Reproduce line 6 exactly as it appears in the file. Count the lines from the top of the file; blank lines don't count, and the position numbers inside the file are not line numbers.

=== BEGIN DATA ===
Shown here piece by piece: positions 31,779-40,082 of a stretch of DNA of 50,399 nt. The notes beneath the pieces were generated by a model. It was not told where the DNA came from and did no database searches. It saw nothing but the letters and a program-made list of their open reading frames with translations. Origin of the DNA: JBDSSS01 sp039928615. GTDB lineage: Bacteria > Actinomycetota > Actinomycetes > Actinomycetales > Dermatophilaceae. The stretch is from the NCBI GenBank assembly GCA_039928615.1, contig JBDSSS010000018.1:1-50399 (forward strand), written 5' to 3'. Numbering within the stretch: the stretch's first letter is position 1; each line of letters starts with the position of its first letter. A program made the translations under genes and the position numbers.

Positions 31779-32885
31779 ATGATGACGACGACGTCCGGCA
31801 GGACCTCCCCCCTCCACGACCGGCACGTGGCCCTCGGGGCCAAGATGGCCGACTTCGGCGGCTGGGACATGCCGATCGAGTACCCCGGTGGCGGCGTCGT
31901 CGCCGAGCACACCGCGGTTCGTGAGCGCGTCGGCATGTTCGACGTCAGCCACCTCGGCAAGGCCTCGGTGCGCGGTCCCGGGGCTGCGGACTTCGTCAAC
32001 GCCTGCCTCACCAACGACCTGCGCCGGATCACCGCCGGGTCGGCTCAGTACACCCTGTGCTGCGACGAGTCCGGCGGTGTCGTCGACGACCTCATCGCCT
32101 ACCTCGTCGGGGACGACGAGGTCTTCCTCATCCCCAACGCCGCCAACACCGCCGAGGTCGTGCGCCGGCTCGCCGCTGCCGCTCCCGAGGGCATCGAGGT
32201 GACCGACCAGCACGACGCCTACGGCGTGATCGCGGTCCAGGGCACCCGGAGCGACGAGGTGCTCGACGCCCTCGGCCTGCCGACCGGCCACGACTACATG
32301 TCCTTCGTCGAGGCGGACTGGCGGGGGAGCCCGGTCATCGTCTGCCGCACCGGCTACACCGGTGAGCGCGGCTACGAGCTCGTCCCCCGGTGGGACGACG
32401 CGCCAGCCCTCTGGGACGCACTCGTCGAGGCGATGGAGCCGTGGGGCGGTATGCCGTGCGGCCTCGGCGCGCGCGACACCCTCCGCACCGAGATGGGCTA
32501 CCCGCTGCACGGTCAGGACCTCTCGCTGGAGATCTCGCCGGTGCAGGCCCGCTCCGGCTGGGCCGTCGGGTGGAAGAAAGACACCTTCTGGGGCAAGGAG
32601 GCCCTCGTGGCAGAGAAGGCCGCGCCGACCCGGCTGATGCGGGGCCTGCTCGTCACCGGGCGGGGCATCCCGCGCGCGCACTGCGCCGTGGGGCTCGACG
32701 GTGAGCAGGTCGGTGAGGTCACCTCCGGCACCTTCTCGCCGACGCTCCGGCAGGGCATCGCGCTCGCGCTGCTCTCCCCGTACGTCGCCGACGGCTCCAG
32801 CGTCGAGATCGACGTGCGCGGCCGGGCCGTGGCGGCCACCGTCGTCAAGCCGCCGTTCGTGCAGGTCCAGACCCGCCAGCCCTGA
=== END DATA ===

32001 GCCTGCCTCACCAACGACCTGCGCCGGATCACCGCCGGGTCGGCTCAGTACACCCTGTGCTGCGACGAGTCCGGCGGTGTCGTCGACGACCTCATCGCCT